Adhesive selectors, whether published guides or human, typically begin with determining which adhesive product or products will adhere to the substrate. That approach is necessary for repair applications, and may even be necessary for fixing a production issue on-the-fly. Engineers working in assembly need to consider the functionality of the device first. Adjusting substrate materials, processes, or joint designs may also be considered, but not automatically required. Next, testing to verify performance is necessary—and strongly recommended.
While the technical data sheets (TDSs) that potential suppliers offer can be helpful, creating a specification directly from a data sheet is asking for trouble. Most times, none of the data provided will actually translate to your specific assembly application because the data was created in a laboratory environment on standard test coupons. Though your performance priorities and process needs will lead you to choose your own priorities, it is important to discuss your needs with potential suppliers in a focused manner.
Environmental resistance is one of the toughest questions to answer without actual part testing; however, you can narrow your selection for testing using available data. Some adhesive suppliers provide excellent hot strength curves, typically depicted as a percentage of room temperature strength. Figure 1 shows the data for a cyanoacrylate adhesive that has excellent strength on PVC of 2,000-3,400 PSI per ASTM 4501. Since typical PVC formulations have a maximum heat distortion temperature (HDT) of 80°C and the chart shows ~100% of strength at this temperature, it would appear that this combination could work well together.
The figure would seem to indicate that it would be pretty safe using this adhesive down to -40°C, but you will still need to determine if other stresses such as impact or thermal shock at low temperature will affect your assembly. Data is rarely available for other environmental factors, such as UV resistance, chemical resistance, water immersion or high humidity. In the case of this supplier, the solvent resistance data reads more like an opinion, which is quite a contrast to the hot strength curve.
One reason it is difficult to locate usable data on resistance to chemicals, moisture, etc., is that joint design and substrate materials can have an outsized influence on the expected performance of the adhesive. For example, a tongue-in-groove joint provides strong mechanical support while also maximizing surface area to bond and minimizing edge exposure. Conversely, a butt joint minimizes surface area and maximizes exposure of the adhesive. Elastomeric or impervious substrates tend to protect the adhesive bond line, while bare metals that easily oxidize tend to allow gradual degradation of the bond at the interface.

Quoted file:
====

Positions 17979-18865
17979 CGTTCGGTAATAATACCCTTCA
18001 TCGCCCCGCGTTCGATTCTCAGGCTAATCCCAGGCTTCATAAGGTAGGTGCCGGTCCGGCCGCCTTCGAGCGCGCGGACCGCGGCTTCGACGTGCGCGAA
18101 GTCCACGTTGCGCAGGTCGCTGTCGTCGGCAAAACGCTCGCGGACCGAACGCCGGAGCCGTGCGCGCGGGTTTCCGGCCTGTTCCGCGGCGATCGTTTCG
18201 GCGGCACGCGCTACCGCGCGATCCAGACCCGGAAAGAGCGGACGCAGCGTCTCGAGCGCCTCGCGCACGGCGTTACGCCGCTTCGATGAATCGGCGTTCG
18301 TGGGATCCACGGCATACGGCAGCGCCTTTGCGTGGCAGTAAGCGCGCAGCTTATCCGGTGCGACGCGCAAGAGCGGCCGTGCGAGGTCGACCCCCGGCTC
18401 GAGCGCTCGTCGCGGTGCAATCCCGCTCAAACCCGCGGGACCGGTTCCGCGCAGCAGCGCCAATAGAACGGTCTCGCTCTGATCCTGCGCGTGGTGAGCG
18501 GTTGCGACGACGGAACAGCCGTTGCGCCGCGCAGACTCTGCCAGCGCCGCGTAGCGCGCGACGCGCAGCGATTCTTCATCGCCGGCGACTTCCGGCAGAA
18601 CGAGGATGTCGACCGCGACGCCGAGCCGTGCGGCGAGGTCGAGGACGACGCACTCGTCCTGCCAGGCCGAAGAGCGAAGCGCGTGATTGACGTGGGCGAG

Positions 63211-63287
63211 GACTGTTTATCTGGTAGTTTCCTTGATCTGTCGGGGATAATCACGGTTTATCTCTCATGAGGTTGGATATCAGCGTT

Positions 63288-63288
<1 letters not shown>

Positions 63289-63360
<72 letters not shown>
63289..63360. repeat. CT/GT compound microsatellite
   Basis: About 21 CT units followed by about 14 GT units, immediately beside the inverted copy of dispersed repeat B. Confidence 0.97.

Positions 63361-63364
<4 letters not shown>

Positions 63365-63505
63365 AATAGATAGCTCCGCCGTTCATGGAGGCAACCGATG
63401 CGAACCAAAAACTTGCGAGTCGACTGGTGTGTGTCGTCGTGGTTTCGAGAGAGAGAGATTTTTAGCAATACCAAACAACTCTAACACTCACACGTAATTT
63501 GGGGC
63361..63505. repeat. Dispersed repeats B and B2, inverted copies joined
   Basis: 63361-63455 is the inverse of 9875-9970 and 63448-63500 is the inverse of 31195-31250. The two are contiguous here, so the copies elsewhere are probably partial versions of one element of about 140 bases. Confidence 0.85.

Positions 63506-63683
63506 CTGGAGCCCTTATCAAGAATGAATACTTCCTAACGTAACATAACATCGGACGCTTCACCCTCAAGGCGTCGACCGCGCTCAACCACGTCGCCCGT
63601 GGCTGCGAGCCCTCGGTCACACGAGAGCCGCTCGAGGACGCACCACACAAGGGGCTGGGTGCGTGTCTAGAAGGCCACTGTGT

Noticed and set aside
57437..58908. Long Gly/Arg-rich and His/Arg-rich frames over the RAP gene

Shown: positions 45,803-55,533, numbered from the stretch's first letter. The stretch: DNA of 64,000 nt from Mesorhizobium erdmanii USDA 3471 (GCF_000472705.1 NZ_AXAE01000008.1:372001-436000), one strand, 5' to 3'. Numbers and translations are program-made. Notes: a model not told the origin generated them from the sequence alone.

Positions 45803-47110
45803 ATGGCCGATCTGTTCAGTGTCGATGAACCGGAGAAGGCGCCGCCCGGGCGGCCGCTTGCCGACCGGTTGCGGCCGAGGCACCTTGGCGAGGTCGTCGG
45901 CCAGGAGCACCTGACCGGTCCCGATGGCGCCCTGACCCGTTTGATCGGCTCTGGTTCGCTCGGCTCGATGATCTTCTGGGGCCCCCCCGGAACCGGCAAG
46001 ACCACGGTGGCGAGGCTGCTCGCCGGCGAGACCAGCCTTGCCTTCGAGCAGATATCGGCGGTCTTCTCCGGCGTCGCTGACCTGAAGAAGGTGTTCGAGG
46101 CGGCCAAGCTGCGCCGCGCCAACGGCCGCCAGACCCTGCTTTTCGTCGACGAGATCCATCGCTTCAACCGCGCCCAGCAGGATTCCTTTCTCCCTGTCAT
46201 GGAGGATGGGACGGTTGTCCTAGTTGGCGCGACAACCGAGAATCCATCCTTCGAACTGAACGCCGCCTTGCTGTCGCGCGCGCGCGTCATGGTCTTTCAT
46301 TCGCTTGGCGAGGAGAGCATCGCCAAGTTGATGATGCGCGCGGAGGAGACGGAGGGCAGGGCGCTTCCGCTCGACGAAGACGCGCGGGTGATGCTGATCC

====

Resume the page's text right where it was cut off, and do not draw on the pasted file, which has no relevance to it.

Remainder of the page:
In this situation, it would be especially important to consult with potential suppliers; they often have experiences using their adhesive to build similar devices or devices used in similar environments. For critical assemblies, the supplier’s lab or an independent laboratory can also design simple experiments that can simulate specific conditions.
At this stage, you should have identified two or more candidates that meet the operating requirements of your device. Normally, I would look at adhesion characteristics at this time. Earlier, I used PVC as a substrate. Let’s stay with PVC but add in cold rolled steel as the second substrate.
It’s common knowledge that PVC is rarely just PVC. Depending on the needs of the molder or end use, it may have a slip agent, plasticizer, anti-stat, mineral or glass filler, pigment, eye of newt, etc., compounded into the formula. If any of these are present at the surface either prior to or after bonding, they can create or help adhesion issues. Your testing should occur on test parts (or coupons) made with the exact formulation you will use. It should also include a heat aging test post assembly to help identify additives that migrate to the surface post assembly and break the initial bond.
On the cold rolled steel side, it should have some type of durable coating; that coating is your substrate for adhesion purposes. If the supplier of that component has more than one type of coating specified, you should test for all. “Powder coated steel” is not definitive enough. It is also a good idea to specify the surface finish as well.
Now that you have selected all of your components, including the adhesive type, the question becomes: How are you going to put all of this together? Many times, we will hear that “the adhesive has to set in xx seconds.” However, that number usually is a reflection of the anticipated machine cycle time. In addition to the obvious answer of using more of the line for adhesive set time, including offline curing cells, there are numerous tools available. Multiple part nests, self-fixturing parts, heat acceleration, and my favorite―using another adhesive to fixture while the “performance” adhesive cures. I first witnessed this on a GM subassembly that used a two-component urethane for structural and a hot melt for quick setting and handling while the urethane cured.
Ultimately, we would all love adhesive selection to be as easy as it is for some to pick the right screw, bolt or rivet. No technical data sheet can possibly have all the data necessary for finite selection. Choose a supplier or suppliers you trust and test to verify. The extra effort is worth it. ASI
Any views or opinions expressed in this column are those of the author and do not represent those of ASI, its staff, Editorial Advisory Board or BNP Media.